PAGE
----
When I got to airborne school, I started to get scared. It’s only three weeks long, but it’s intense: the first week you learn how to jump; the second week you learn how to land; and the third week is jump week, where you have to do five jumps by yourself. 

    I’ll never forget that first jump. It was one of the most fascinating things I have done. I did those five jumps and graduated air school, where I then joined my unit, Fifth Special Forces group at Fort Campbell in Kentucky. 

    Erwin during his military service in Syria. (Courtesy of Chris Erwin)

    The Army eventually deployed my group overseas. I was on my way to Syria for seven months. 

    My area of operations as a service member took place when ISIS had occupied all of Northern and Eastern Syria. As soon as I got back, I only had a year and a half left in the Army. I was like, Sweet! Once I returned to the U.S., I wasn’t really doing intelligence work anymore. For the most part, I was doing more security management. 

    In 2018, one of my Noncommissioned Officers in Charge suggested I try out for the All-Army golf team. I had had a misconception of All-Army sports because if you’re an Army football or basketball player, that becomes your full-time job. After some research, I found that I all I had to do to be on the All-Army golf team was to show up at a place for 14 days, try out for the Army golf team and if I made it I would play in the Armed Forces Championship the next week. 

    I applied, got invited and made the team that played in the tournament. We played against the Marines, the Air Force and the Navy. 

    When we teed off in the tournament, there were only 24 players. After the tournament, the top-six overall individuals qualified for Team USA. That year, the Army won and I placed second individually. The five other guys who qualified for Team USA stayed afterward for a meeting where we found out we would be going to Germany in the next couple of months to compete against other countries’ militaries in the World Military Games. 

    Two months later, we flew to Germany for 10 days and played against 25 different military teams. It was awesome! It was like a small-scale, Olympic-style setting. The opening and closing ceremonies had thousands of people there. I finished fifth individually, but Team USA finished second. We got a silver medal and everything. Visiting Germany was unbelievable.

    Erwin representing Team USA at the 2018 World Military Games in Germany. (Courtesy of Chris Erwin)

    I was in the Army just under four years, until August 2019. I kind of started missing golf while I was in the military, especially when I got back from Syria, so I wanted to get back in the golf business because that was really all I knew.

    I earned a degree in criminal justice in the military, but I didn’t really feel like pursuing that as a career. To get back into golf, I became an assistant golf pro at Tennessee Grasslands Country Club in Gallatin.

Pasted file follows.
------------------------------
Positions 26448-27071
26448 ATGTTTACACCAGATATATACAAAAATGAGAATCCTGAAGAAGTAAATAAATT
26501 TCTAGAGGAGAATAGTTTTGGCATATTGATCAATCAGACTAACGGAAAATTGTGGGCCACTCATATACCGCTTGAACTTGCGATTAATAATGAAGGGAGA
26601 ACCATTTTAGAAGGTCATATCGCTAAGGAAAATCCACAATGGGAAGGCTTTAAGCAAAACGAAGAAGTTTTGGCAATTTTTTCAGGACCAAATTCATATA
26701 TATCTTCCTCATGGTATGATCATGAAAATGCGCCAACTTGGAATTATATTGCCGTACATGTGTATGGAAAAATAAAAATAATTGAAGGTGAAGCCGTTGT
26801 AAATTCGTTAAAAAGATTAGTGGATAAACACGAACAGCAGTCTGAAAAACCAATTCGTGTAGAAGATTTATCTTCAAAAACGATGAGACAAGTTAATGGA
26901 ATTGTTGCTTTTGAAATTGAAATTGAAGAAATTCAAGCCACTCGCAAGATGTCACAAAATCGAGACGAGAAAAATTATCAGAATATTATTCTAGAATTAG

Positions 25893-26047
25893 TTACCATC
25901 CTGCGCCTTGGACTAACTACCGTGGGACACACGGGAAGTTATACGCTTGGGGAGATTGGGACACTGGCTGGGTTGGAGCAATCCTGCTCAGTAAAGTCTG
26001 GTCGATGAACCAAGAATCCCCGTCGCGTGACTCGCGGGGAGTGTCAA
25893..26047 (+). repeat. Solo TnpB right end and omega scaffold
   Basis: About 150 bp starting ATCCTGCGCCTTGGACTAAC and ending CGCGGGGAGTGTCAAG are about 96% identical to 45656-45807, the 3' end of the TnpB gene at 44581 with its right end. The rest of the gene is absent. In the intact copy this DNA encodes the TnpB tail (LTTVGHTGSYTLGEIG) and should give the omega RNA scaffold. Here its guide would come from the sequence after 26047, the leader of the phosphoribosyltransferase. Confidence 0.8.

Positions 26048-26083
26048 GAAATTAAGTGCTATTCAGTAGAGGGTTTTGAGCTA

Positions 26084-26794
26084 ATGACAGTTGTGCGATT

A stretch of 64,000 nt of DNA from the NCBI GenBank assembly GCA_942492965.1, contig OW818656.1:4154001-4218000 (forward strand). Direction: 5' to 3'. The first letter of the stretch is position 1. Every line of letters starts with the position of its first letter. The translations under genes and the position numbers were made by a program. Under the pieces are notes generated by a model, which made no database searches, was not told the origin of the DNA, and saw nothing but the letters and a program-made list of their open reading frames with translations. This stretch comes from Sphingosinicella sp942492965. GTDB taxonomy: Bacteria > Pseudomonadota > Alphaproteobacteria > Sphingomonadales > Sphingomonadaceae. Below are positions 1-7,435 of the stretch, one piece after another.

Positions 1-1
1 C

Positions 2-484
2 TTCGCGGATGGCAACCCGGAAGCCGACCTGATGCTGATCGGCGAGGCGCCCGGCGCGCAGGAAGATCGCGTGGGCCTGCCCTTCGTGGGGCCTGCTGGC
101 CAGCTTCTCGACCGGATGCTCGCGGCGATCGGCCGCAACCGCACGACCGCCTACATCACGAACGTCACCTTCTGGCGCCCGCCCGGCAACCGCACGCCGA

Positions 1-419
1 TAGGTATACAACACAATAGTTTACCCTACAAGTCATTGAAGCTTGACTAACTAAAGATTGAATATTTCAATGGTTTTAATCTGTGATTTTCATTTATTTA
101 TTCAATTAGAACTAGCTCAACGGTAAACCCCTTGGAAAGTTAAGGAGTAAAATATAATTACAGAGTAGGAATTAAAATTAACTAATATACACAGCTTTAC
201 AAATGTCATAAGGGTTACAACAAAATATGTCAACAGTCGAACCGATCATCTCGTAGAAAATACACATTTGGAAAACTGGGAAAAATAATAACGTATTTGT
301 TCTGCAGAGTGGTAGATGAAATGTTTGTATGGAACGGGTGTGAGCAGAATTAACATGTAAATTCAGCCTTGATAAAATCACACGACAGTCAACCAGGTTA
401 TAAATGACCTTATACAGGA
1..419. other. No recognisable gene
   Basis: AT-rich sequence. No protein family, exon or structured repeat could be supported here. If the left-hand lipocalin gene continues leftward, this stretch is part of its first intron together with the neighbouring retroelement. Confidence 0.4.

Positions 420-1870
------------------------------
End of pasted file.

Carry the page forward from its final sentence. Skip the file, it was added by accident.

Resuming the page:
I have a really close friend of mine on the Korn Ferry Tour, Jonathan Hodge, who I caddied for several times while I was in the military. In December 2019, I took a week off of work to caddie for him at the final stage of Korn Ferry Tour Q-School. That was the first time in a long time that I had been around professional competition. I decided what I wanted to do.

    When I got back home, I talked to Jenny and talked about my plan. She said, “I’m all for you starting playing again, but we can’t do it on our own.” So, I sat at my computer and wrote an email that I sent to a potential investor and a member who had introduced me to a bunch of other individuals. Three days later, I had a check that would allow me to start playing again. 

    That was in February 2020. Literally three weeks after the check arrived, everything got shut down because of COVID. 

    I was going to go to Mackenzie Tour Q-School last year, but the Tour canceled that. Last year, I played very sporadically, but when I did, I primarily played at PGA TOUR Champions member Kenny Perry’s golf course, Kenny Perry’s Country Creek in Franklin, Tennessee. I’ve known Kenny for a long time, so when I got back into playing, I sent him a text and he was ecstatic. We practice together almost every day. 

    I’ve worked so hard over the last year and a half to get some form back. I just hope I play well enough to get a few starts. 

    When I finished 10th at the Forme Tour Q-School at Callaway Gardens in April, that was the first time I ever qualified for a Tour that was affiliated with the PGA TOUR. I’m hitting the ball farther than I ever have, and I feel like I’m mentally tougher than I have been—even though I’m 38.

    That’s the beauty of this game. You can play great golf until you’re 65. Like I tell my daughters, I try to get one percent better every day in whatever I do. That’s what I focus on.